Oppose H.R.2278, the “Strengthen and Fortify Enforcement Act” (SAFE Act)
Advocacy Letter - 08/20/13
Source: The Leadership Conference on Civil and Human Rights
Recipient: U.S. House of Representatives
On behalf of The Leadership Conference on Civil and Human Rights, a coalition charged by its diverse membership of more than 210 national organizations to promote and protect the civil and human rights of all persons in the United States, we urge you to oppose H.R. 2278, the “Strengthen and Fortify Enforcement Act” (SAFE Act), which represents a significant step backwards in the effort to reform the immigration system.
By granting states and localities authority to create, implement, and enforce their own immigration laws, the SAFE Act uses an enforcement-only approach to criminalize, detain, and deport immigrants living in the United States. Such a punitive approach inevitably creates an environment of racial profiling and unlawful detentions without fixing the problems of the immigration system. These concerns have been underscored in the recent settlement in New Orleans with the Orleans Parish sheriff, Marlin Gusman in the case of Cacho v. Gusman. The policy at issue provided for submitting detainers to the Immigration and Customs Enforcement (ICE) which allowed immigrant detainees to be held in local jails without charges past the 48-hour limit set by ICE’s own rules, with some immigrant workers languishing in jails for over 100 days.
In a landmark settlement reached with Sheriff Gusman, a new policy was put in place: Orleans Parish Prison will decline all ICE hold requests except on specific serious crimes. The Orleans Parish Sheriff will not investigate an individual’s immigration status and ICE may not conduct investigations into civil violations of immigration law in the jail. Finally, to initiate a criminal investigation in the jail, ICE must provide reasonable notice and opportunity for the individual’s attorney to be present at any interview.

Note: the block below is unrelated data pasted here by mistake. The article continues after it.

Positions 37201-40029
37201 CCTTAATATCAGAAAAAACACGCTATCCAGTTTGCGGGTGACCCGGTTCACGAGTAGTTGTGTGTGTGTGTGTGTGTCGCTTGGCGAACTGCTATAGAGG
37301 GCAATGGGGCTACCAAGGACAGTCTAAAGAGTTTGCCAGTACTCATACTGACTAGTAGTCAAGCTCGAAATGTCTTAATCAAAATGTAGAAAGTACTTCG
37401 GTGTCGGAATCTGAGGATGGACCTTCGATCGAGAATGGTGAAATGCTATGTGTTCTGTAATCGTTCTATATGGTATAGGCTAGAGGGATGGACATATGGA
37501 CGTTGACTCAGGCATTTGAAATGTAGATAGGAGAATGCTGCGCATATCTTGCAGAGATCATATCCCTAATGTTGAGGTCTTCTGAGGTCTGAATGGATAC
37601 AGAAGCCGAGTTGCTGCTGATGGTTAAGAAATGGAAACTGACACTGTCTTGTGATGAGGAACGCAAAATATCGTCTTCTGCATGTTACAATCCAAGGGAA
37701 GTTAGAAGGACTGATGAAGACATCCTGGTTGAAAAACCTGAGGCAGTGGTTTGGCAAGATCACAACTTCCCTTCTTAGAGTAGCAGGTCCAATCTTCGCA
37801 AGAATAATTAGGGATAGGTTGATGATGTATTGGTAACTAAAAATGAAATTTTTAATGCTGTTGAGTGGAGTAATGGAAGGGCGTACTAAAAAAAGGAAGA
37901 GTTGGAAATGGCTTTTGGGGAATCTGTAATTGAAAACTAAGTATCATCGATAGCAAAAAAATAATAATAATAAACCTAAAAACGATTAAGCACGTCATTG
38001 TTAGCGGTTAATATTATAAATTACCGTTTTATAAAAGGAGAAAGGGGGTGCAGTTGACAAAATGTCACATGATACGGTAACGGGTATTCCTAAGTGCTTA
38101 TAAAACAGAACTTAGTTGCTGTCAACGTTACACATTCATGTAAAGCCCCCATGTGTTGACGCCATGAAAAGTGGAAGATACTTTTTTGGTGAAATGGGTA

The New Orleans case shows that local communities oppose further criminalization and the harsh enforcement measures exemplified by the SAFE Act. Unquestionably, the provisions of the SAFE act, if adopted, would run contrary to many local jurisdictions attempts to decrease instances of racial profiling and unlawful detention of immigrants.
Every immigrant deserves due process of law and to be treated as an individual without being targeted because of his or her national origin or religion. In the past, including in New Orleans, initiatives that target large groups of people based on unspecified national security concerns result in discriminatory and counterproductive profiling. Such an approach can undermine relationships between law enforcement and immigrant communities, thereby making it harder to fight local crimes, including domestic violence and other types of assaults.
The Leadership Conference on Civil and Human Rights opposes H.R.2278 because it wrongly pursues a punitive approach that unfairly and unlawfully profiles immigrants from certain racial and religious backgrounds. Instead, we urge you to support a comprehensive and bipartisan bill that provides a path to citizenship and common sense enforcement reforms that will truly fix the problems in our immigration system. Thank you for your consideration. If you have any questions please feel free to contact June Zeitlin at 202-263-2852 or firstname.lastname@example.org.
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